I guess what you say is right, about reflashing your OS with a "homebrew" one.
I guess It's still fairly early in the Linux Smartphone area.Things might heaten up...I dunno.

But, then again, I guess It would be legal if a big company like theKompany or whatever released their own OS.First of all, why would they release a illegal product, that nobody will use? Homebrew might be illegal, because of the unceartainty, but distributions from big and respected Kompanies is not.I guess.

We will just have to wait and see.Early adopters are always in for some hard times.

Anyways, I'll probably ask around, but If someone has connections around here(Like YOU, lpotter) try to dig up any info you can find (If you're interested, that is).
*


I can tell you with certainty that phone operators do not want you to have homebrewed Os on their networks. Its a huge security risk. and like I said before, there are government regulations regarding phone software. Regardless if The Kompany wishes to implement their own systems, they would likely have to get it "certified" in dozens of countries, which is expensive. Then they would probably have to have permission of the phone operators to allow it on their networks.

Tampering with communication devices is illegal in many places. It is not recommended. It's not like a pda.
B_Lizzard
Ok, thank you for making me understand all of this stuff.I guess that people will have to "Start all over" and newly 'port' or develop apps for the Moto.

I guess that it's still early but, from what I've seen, things are a bloody mess.Half of the Linux Smartphones use MontaVista Linux, some others use Qtopia Phone Edition, others use a custom build....What the hell? If there is no common point in all of them (e.g Compatabillity) how will Linux Devices prosper? What, Devs will have to code new programs each time a new Linux Powered Smartphone comes out?

Look at this! http://www.linuxdevices.com/articles/AT9423084269.html

What the hell is that, a banana?

As a final note, I think the Motos use MontaVista Linux.
Here, check it out:
http://www.mvista.com/dswp/stories/motorola.html

I guess I'm too attached to Symbian.

Out.
chayimkirshen
And, I've gotten the complete runaround from both Motorola and Montavista. It appears that they have no real interest in any form of private applications running on their phones.
As for what l_plotter said about illegalities and whatnot, that's somewhat true. Hence the e680 not being available for sale from the carriers in Canada. You see, in Canada we don't actually have the archaic regulations (software wise at least) as the US. Working in a wireless company in the past, I can say that we were not, nor were we planning to get gov't certified on the software end. At least this is true the time I was there.
As for my dreams of an e680, if neither Motorola nor Montavista feel like helping, the dreams will die. I'd much rather buy a well supported P900 from Sony, then a non supported anything from Motorola.
kopsis
There's really more behind the barriers to getting custom software on mobiles than just network security and vendor certification. That's the story they'll give you, but the truth is that the real motivation for handset makers locking down the OS is that the wireless carriers are demanding it. Why? $$$ smile.gif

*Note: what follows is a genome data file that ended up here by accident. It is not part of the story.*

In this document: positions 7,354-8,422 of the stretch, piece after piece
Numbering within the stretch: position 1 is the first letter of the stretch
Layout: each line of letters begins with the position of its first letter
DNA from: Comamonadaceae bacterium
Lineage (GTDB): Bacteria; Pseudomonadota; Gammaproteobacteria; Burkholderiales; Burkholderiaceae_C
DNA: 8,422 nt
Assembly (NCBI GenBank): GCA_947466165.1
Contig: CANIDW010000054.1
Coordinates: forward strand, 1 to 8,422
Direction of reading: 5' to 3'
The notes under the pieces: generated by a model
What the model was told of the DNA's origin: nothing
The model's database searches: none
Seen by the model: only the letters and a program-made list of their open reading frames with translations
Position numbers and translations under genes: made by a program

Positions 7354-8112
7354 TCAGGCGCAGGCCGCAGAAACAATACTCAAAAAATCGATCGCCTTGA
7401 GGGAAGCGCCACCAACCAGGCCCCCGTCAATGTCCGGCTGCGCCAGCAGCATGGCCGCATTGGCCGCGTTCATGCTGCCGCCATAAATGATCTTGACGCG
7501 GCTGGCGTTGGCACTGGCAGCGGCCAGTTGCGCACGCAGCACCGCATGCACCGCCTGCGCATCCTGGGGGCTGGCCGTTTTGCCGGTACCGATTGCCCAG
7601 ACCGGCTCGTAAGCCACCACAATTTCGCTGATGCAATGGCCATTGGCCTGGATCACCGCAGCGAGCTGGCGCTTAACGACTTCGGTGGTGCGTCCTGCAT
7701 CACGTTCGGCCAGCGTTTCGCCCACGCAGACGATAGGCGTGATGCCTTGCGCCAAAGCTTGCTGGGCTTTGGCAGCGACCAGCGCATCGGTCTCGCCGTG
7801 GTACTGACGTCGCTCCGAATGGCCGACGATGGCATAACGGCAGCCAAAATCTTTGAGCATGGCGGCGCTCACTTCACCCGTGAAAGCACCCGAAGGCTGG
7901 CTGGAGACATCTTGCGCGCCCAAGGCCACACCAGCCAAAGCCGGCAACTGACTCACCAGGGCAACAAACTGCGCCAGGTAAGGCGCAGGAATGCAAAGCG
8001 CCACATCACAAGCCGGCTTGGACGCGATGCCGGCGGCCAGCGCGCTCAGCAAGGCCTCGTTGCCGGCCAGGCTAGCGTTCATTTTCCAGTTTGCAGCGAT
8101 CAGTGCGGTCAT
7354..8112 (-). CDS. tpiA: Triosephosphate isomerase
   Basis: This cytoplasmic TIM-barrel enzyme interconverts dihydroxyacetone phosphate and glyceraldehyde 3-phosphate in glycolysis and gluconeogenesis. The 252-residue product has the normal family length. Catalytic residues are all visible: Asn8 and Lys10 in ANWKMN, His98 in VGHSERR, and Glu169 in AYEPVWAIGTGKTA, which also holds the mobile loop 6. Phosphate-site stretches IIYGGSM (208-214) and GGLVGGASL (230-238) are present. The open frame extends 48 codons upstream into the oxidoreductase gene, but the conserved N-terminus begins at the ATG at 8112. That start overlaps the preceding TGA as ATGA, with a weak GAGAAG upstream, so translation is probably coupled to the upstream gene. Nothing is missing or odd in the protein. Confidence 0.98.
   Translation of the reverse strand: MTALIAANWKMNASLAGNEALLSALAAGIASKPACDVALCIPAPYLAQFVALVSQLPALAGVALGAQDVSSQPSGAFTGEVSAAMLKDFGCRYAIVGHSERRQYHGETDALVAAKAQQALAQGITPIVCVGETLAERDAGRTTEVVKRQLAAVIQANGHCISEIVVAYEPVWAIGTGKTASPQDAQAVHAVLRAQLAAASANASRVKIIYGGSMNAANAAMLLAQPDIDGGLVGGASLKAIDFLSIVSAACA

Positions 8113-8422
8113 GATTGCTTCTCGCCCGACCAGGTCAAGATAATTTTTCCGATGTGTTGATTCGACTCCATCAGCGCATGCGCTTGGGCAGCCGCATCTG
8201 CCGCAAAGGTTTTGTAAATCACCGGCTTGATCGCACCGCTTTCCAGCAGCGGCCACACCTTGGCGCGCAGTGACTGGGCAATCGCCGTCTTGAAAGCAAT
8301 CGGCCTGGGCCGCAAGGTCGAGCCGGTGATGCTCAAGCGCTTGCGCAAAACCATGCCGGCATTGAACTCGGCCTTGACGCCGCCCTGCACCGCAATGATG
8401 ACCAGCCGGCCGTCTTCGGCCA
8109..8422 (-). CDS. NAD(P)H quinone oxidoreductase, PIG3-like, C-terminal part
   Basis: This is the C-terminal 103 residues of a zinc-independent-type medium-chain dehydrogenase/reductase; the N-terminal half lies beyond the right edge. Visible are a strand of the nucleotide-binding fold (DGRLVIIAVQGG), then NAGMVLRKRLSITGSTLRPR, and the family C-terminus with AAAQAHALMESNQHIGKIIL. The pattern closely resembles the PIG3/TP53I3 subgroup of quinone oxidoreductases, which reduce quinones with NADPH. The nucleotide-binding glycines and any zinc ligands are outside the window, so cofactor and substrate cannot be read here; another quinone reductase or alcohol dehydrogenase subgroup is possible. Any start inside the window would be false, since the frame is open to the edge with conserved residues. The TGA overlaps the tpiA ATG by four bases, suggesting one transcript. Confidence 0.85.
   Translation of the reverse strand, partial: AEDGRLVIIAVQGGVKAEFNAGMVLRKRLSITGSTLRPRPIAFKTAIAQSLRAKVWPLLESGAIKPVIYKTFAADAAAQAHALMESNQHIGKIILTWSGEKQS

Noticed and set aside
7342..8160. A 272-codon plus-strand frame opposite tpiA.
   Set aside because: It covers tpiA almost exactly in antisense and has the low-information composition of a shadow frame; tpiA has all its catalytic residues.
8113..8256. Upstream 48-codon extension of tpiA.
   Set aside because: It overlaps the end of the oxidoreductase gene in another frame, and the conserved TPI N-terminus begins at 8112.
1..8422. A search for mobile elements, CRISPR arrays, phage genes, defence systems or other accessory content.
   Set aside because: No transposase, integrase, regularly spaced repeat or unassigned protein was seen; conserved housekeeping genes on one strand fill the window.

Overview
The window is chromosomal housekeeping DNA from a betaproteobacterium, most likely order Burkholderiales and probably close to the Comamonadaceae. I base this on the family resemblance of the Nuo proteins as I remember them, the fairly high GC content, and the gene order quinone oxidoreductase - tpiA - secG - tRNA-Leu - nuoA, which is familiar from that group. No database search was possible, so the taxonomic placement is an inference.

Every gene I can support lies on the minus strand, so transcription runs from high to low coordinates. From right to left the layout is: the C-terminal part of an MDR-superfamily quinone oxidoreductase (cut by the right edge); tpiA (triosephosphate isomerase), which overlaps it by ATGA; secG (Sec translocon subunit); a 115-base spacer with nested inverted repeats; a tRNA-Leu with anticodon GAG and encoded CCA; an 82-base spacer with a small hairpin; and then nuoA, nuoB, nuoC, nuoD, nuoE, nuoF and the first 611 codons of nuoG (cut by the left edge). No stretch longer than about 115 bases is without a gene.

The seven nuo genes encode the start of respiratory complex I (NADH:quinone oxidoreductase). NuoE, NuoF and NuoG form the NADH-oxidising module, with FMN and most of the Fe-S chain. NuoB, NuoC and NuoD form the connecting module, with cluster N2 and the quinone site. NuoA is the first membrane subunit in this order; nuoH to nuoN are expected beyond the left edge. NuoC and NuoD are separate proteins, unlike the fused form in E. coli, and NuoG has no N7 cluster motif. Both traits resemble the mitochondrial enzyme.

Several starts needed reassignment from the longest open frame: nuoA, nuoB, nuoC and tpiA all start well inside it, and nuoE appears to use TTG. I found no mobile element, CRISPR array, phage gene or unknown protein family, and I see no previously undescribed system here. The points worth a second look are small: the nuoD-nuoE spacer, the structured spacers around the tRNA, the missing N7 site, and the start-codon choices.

The last thing in the world that wireless carriers want is for people to be able to install free content on their phones! Carriers like Verizon offer app and content downloads to the phones from their own tightly controlled servers. And of course they make money on every piece of content downloaded. Carriers are going to do everything in their power to keep the OpenSource world out of their handsets because in their mind that would cut into their content sales. They're ok with Moto using an OpenSource OS so they don't have to pay Symbian/Microsoft/Palm for an OS licence, but they're not going to offer free (or even affordable SDKs) nor do anything else to make it easy for OpenSource app developers.

That doesn't mean that developers won't find a way to get apps on the phone, but it does mean that Moto is probably going to do everything they can to get in the way. I went down this path with Brew (Qualcom's OS) development and it was very much "pay to play". Don't expect Linux smartphones to be any different. Just because the kernel is "free" doesn't mean the rest of the OS has to be.
lpotter
QUOTE(kopsis @ Jan 18 2005, 10:02 AM)
There's really more behind the barriers to getting custom software on mobiles than just network security and vendor certification. That's the story they'll give you, but the truth is that the real motivation for handset makers locking down the OS is that the wireless carriers are demanding it. Why? $$$ smile.gif

The last thing in the world that wireless carriers want is for people to be able to install free content on their phones! Carriers like Verizon offer app and content downloads to the phones from their own tightly controlled servers. And of course they make money on every piece of content downloaded. Carriers are going to do everything in their power to keep the OpenSource world out of their handsets because in their mind that would cut into their content sales. They're ok with Moto using an OpenSource OS so they don't have to pay Symbian/Microsoft/Palm for an OS licence, but they're not going to offer free (or even affordable SDKs) nor do anything else to make it easy for OpenSource app developers.